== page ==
Arctic Ocean Shows New Record Low Sea Ice

by Albert Kallio


Both the sea ice thickness and sea ice area have fallen to new record lows for this time of the year (22.11.2015), even surpassing all of the worst previous years.

From Naval Research Laboratory image - view animation
Immense thrust of fast moving sea ice is pushing through at the full width of the Fram Strait between Norway and Greenland. This amounts to huge transport of latent coldness out of the Arctic Ocean to North Atlantic, while the constantly forming new sea ice (as temperatures are below 0°C) is generating heat to keep the surface air temperatures higher across the Arctic Ocean. Thus, heat is constantly being added to the Arctic Ocean while heat is taken away from the North Atlantic Ocean.


The normal sea ice area for this time of year is 9,625,000 km2, whereas the sea ice covers currently just 8,415,890 km2,, which makes that 1,209,120 km2 sea ice is missing from the normal (22.11) sea ice area.



The combination image below shows the jet stream (November 23, 2015, left panel) and surface wind (November 24, 2015, right panel).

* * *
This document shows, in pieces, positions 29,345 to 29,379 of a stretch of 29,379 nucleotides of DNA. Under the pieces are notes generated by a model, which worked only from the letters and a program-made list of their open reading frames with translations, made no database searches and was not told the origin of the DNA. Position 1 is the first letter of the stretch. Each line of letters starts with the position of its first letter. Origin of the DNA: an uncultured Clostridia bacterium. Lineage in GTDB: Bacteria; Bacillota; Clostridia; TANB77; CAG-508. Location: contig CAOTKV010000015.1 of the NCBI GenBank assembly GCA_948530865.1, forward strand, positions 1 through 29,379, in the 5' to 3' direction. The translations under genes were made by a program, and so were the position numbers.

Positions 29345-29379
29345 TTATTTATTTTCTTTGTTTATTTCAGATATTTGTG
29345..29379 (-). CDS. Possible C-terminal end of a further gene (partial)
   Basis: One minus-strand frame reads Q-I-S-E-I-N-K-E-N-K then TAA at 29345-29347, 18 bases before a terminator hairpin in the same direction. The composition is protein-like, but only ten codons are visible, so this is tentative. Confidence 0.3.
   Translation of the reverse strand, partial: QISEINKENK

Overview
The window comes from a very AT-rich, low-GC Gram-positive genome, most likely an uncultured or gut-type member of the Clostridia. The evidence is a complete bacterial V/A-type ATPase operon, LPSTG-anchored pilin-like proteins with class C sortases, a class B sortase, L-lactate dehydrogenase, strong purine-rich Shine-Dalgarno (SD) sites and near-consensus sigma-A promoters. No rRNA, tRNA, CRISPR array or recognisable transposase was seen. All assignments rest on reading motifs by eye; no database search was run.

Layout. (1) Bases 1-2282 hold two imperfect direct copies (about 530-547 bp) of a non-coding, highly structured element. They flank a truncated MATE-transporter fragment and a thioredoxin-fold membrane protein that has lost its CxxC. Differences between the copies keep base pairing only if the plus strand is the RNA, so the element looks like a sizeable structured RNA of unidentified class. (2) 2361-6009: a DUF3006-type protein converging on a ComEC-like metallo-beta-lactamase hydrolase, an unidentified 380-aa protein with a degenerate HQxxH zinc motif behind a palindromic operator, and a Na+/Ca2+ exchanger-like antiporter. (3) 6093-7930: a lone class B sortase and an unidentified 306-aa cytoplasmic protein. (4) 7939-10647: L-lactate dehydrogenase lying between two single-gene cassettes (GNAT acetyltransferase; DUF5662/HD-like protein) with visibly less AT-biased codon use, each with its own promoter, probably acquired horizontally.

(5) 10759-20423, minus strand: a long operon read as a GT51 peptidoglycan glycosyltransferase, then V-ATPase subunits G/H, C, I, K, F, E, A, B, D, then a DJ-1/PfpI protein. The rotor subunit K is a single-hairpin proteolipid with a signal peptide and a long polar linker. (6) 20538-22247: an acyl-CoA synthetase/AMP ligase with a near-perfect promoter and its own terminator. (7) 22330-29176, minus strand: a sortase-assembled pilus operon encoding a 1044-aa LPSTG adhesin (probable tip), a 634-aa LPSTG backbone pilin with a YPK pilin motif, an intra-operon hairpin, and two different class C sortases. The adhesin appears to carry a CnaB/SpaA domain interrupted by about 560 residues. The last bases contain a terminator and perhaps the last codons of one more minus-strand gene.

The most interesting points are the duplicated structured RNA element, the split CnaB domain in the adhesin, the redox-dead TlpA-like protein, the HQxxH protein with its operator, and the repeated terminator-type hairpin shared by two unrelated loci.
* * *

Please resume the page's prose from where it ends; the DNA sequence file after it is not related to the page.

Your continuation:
Jet stream is wavy and strong, showing speeds as high as 219 mph or 352 km/h (at location marked by the green circle). Right panel shows cyclonic winds between Norway and Greenland speeding up movement of sea ice into the North Atlantic.

Forecasts indicate that conditions could continue. The 5-day forecast on the right shows strong winds in the North Atlantic. Note also the cyclonic winds outside the Bering Strait.

Temperatures over the Arctic are forecast to remain much higher than they used to be, with anomalies at the far end of the scale over a large part of the Arctic Ocean showing up on the 5-day temperature anomaly forecast below.




[ further updates will follow ]

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